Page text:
When West Germany recovered, the displaced people contributed to urbanization as well as to class circulation. In the GDR, the displaced people constituted a high proportion of the escapees to West Germany, but the lack of trained people in the East meant that many who stayed had a chance to advance socially, in particular as teachers.

Kossert shows in his broadly planned study how the displaced were treated and how their situation was reflected (or rather distorted or concealed) in the public debate, the media, and cultural life in general. One would perhaps like to have seen more quantitative data concerning for example class circulation, marriage, and migration. The image of the fate of the displaced is somber, but paradoxical. Although the treatment of the German refugees is in many ways shocking, at the same time we get an idea of how the mixing of the often tradition-bound local populations with the uprooted and thus perhaps involuntarily and necessarily flexible East European Germans has contributed to Germany’s integration, to a leveling out of the antagonism between North and South and between the major Christian communities via the addition of people with other experiences. Paradoxically enough — and this is something Kossert also points out — it is precisely the descendants of the “revanchist” refugees who are now contacting their ancestors’ native districts in order to establish peaceful contacts and forge business relations with the more recent arrivals.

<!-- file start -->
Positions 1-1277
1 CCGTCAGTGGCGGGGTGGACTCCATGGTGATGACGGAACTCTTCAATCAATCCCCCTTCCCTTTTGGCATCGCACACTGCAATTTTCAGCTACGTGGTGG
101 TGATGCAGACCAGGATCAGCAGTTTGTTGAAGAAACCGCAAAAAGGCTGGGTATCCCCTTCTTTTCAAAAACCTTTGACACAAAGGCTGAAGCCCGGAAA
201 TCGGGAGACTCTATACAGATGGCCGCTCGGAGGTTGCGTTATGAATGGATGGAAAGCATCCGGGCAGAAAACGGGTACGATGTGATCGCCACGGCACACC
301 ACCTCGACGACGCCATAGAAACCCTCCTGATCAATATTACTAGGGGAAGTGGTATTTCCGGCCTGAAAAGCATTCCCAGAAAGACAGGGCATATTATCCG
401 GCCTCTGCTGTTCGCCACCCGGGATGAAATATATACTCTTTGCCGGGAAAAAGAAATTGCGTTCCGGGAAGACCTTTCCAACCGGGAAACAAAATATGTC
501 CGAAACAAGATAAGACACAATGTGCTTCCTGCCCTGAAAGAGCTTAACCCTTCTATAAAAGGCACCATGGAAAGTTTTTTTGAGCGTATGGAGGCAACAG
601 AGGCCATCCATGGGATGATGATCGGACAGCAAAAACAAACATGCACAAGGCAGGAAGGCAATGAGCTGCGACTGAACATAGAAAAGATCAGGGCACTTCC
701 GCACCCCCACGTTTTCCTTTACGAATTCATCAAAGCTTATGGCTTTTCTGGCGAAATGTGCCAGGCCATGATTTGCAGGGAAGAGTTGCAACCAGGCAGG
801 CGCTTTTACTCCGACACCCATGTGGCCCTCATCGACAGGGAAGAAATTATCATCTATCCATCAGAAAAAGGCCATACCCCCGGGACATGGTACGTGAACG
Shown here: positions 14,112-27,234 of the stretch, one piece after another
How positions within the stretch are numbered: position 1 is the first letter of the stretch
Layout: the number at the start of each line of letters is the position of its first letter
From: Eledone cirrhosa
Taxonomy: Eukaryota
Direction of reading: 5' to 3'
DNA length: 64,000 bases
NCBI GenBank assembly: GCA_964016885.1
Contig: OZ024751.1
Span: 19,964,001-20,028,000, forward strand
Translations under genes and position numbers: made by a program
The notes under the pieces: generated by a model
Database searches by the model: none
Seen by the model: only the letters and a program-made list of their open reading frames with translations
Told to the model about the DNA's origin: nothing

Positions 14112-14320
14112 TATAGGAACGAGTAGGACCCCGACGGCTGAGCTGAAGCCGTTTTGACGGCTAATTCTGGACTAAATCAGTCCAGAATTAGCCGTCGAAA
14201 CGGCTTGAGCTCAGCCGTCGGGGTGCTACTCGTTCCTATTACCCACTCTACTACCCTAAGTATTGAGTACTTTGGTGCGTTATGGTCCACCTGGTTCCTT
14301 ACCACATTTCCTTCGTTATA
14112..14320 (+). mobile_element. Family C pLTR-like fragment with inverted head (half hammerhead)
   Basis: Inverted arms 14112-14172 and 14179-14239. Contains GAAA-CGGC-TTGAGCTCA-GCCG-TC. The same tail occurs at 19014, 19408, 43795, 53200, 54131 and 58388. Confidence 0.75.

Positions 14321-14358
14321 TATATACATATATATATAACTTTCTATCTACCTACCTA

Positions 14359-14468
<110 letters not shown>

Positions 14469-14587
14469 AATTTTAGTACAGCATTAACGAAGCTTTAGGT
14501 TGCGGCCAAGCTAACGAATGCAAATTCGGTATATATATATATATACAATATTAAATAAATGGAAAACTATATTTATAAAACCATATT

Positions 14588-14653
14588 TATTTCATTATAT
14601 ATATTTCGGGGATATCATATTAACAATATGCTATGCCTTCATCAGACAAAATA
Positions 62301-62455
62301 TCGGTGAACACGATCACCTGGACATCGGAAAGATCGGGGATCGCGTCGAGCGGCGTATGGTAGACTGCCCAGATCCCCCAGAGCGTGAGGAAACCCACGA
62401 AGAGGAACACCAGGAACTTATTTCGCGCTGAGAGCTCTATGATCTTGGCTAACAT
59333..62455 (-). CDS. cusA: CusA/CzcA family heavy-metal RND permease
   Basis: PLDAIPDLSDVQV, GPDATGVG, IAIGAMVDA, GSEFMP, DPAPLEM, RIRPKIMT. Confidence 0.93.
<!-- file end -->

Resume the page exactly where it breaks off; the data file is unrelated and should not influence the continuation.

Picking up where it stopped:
The other side of the expulsion — the requisitioning by the new settlers of the space of those who were displaced — is depicted in a dissertation by Jan Musekamp on one of the German Baltic cities, Stettin, now Szczecin: Zwischen Stettin und Szczecin: Metamorphosen einer Stadt zwischen 1945 und 2005. He locates the city’s downfall as German in the seizure of power in 1933, with the political cleansing and extermination of the German-Jewish inhabitants. The strategically important town was subjected to Allied bombing attacks, and was conquered by the Soviet Army on April 26, 1945. Until the city was officially turned over to Polish rule in July, many of the evacuated residents had been in the process of returning. While Poland sought to expel them, the Soviet military required the Germans’ capacity for work and knowledge of the area, in particular the port, which was a Soviet exclave used for the removal of “spoils of war” (reparations) from the occupied zone to the Soviet Union. (The short interregnum, during which Stettin/Szczecin was separated out by the Soviet occupation authorities from the surroundings, when it was still unclear how the boundaries were to be drawn, is depicted by Bernd Aichmann in his book Mecklenburg-Vorpommern, die Stadt Stettin ausgenommen: Eine zeitgeschichtliche Betrachtung.)

While the remaining population of other parts of the new Polish areas was promptly driven across the new border, Szczecin was, starting in the fall of 1945, vacated relatively slowly, yet the evacuation took place under a compulsion that resulted from the Germans being treated more poorly than the newly arrived Poles. In accordance with the Potsdam Conference, the former German areas under Polish administration were to be evacuated. The deportation went slowly, and caused great hardship for those affected. The new local administration, which needed the German workforce, received strict orders from Warsaw to free the area from “the demoralizing influence of the factor of a foreign nationality”. By 1948, almost all the Germans had been replaced by those who had arrived at the “recovered territories”. According to a still widespread rumor, the new Szczecin residents consisted mostly of refugees from the lost multi-ethnic regions in the east. but in reality, the group was dominated by young, rootless migrants from central Poland, Poznan, and Warsaw.